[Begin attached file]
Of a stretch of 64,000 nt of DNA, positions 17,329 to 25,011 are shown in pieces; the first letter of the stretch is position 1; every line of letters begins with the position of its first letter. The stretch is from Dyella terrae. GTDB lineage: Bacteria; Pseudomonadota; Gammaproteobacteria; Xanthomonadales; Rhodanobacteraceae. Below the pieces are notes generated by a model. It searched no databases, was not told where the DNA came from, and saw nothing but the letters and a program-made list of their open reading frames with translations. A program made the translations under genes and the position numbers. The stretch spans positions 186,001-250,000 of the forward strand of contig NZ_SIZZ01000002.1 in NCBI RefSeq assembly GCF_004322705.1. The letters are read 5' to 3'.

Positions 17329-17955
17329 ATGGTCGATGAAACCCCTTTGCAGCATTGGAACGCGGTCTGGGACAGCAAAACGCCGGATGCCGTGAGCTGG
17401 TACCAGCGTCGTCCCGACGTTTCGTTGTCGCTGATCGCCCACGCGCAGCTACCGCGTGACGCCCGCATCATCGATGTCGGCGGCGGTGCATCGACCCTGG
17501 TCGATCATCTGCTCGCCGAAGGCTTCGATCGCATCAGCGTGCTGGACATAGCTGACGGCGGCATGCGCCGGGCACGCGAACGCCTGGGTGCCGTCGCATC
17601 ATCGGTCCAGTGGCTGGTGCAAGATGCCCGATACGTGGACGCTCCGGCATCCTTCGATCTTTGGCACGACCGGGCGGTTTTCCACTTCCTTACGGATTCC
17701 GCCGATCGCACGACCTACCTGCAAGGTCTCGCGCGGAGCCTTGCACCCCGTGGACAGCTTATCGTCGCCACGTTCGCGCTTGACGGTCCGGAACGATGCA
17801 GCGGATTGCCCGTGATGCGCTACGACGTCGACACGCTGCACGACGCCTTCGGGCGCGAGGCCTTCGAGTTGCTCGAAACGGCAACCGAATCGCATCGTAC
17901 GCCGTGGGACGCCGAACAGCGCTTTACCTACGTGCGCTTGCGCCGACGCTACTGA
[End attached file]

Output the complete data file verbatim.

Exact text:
Of a stretch of 64,000 nt of DNA, positions 17,329 to 25,011 are shown in pieces; the first letter of the stretch is position 1; every line of letters begins with the position of its first letter. The stretch is from Dyella terrae. GTDB lineage: Bacteria; Pseudomonadota; Gammaproteobacteria; Xanthomonadales; Rhodanobacteraceae. Below the pieces are notes generated by a model. It searched no databases, was not told where the DNA came from, and saw nothing but the letters and a program-made list of their open reading frames with translations. A program made the translations under genes and the position numbers. The stretch spans positions 186,001-250,000 of the forward strand of contig NZ_SIZZ01000002.1 in NCBI RefSeq assembly GCF_004322705.1. The letters are read 5' to 3'.

Positions 17329-17955
17329 ATGGTCGATGAAACCCCTTTGCAGCATTGGAACGCGGTCTGGGACAGCAAAACGCCGGATGCCGTGAGCTGG
17401 TACCAGCGTCGTCCCGACGTTTCGTTGTCGCTGATCGCCCACGCGCAGCTACCGCGTGACGCCCGCATCATCGATGTCGGCGGCGGTGCATCGACCCTGG
17501 TCGATCATCTGCTCGCCGAAGGCTTCGATCGCATCAGCGTGCTGGACATAGCTGACGGCGGCATGCGCCGGGCACGCGAACGCCTGGGTGCCGTCGCATC
17601 ATCGGTCCAGTGGCTGGTGCAAGATGCCCGATACGTGGACGCTCCGGCATCCTTCGATCTTTGGCACGACCGGGCGGTTTTCCACTTCCTTACGGATTCC
17701 GCCGATCGCACGACCTACCTGCAAGGTCTCGCGCGGAGCCTTGCACCCCGTGGACAGCTTATCGTCGCCACGTTCGCGCTTGACGGTCCGGAACGATGCA
17801 GCGGATTGCCCGTGATGCGCTACGACGTCGACACGCTGCACGACGCCTTCGGGCGCGAGGCCTTCGAGTTGCTCGAAACGGCAACCGAATCGCATCGTAC
17901 GCCGTGGGACGCCGAACAGCGCTTTACCTACGTGCGCTTGCGCCGACGCTACTGA